Writing requirements documents is one of the primary transaction costs in issuing a contract. The internet and IT revolution has slached transaction costs for all kinds of merchandise, but complex services are a *much* more difficult row to hoe. Give up castigating the Program folks about bad requirements documents, my fellow COs. Become much more active in helping them-you will both be better off for it. My only rule is make the Program folks do the first draft, and stress you can only refine what's on the page, you can't reliably detect what's missing.

Fri, May 11, 2012 Vern Edwards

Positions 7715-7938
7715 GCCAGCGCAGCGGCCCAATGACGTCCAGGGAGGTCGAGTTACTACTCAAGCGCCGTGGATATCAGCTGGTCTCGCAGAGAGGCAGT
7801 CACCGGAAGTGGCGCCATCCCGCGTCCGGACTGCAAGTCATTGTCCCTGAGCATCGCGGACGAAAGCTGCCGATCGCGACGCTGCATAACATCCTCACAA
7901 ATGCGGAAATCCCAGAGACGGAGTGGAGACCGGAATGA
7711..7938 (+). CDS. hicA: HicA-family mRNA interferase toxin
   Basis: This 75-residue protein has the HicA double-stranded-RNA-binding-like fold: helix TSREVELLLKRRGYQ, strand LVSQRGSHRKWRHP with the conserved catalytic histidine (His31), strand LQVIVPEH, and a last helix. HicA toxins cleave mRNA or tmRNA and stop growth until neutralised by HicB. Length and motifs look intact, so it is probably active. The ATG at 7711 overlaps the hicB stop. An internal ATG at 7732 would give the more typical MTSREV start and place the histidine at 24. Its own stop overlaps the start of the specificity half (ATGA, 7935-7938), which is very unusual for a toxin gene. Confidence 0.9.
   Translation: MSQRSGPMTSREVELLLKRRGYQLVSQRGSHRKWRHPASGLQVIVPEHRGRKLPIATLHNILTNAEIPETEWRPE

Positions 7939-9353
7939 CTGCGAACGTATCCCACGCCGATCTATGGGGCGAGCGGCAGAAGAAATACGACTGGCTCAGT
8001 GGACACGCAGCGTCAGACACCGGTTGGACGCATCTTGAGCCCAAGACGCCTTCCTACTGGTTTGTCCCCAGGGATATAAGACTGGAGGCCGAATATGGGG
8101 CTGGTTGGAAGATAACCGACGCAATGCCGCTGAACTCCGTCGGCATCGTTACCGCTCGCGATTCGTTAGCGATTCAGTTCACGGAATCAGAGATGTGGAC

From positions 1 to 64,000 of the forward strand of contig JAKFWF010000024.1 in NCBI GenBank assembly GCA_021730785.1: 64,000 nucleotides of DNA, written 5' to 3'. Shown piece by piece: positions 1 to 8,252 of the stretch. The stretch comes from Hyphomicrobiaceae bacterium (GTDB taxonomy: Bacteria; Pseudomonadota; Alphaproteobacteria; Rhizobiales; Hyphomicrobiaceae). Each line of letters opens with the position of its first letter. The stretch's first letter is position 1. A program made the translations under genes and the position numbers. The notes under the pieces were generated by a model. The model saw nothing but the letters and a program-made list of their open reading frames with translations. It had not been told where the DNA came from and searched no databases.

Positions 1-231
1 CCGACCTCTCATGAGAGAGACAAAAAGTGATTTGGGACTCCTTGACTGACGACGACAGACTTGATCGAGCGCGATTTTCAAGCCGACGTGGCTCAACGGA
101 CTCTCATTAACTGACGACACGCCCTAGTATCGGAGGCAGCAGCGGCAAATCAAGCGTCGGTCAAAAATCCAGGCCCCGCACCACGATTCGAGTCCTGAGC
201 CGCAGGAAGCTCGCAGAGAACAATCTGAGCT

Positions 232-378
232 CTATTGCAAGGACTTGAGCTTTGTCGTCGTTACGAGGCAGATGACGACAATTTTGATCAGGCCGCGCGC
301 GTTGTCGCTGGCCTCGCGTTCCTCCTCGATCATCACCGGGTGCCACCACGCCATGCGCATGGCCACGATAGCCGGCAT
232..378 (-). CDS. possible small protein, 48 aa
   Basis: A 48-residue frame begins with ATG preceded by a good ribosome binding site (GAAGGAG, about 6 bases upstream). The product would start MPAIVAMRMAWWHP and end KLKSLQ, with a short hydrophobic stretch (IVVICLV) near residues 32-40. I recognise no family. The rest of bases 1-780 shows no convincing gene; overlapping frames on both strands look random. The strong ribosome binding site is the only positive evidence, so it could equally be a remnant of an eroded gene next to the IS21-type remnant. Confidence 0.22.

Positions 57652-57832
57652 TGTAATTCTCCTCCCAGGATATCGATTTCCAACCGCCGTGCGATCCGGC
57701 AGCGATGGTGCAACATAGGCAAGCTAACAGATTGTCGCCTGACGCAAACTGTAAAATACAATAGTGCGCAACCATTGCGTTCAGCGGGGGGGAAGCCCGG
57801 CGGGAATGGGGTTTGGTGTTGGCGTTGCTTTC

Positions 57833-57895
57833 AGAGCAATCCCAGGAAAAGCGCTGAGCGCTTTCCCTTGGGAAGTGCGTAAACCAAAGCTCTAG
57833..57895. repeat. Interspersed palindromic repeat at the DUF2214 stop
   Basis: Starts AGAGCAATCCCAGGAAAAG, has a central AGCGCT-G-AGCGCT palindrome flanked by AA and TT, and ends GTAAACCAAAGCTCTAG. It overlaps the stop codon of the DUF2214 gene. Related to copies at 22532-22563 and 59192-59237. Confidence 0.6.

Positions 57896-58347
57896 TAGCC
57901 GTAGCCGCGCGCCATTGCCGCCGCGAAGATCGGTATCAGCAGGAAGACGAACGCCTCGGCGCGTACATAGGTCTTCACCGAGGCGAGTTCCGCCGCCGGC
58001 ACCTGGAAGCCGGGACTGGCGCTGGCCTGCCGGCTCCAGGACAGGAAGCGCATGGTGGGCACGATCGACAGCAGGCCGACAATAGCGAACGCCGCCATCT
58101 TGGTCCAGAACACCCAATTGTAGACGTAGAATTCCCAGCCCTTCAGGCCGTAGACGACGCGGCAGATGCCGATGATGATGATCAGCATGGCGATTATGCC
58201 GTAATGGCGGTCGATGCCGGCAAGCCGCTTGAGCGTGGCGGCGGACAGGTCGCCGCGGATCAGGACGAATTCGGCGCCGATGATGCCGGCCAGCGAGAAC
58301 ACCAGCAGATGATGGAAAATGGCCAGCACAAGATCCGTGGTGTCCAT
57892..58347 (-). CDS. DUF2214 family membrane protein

Steve: It does not make sense to talk about requirements analysis unless you say what kind of requirements you are talking about. Are you talking about hardware or services? If services, what kind? Short-term transactional or long-term relational? The government never gets anywhere with this problem because it thinks shallowly and without facts. Instead, it relies on half-baked ideas and myths like the Wright Brothers Contract. This is a serious problem that will be solved only when and to the extent that serious people reason from facts to reach valid conclusions before writing policy letters and launching websites and training programs. As for the complaints from contracting people about program people, it’s time for them to stop complaining about how poorly program people do something that contracting people cannot do themselves and cannot even explain. They should shut up, stop issuing policies and regulations, and read a book or two about the subject before they utter another word or hire another company to develop another website. It might help them come up with a new idea or two about how to contract for things that are not susceptible of up front full specification. They shouldn't complain about how other people do their jobs until they can do their own jobs well.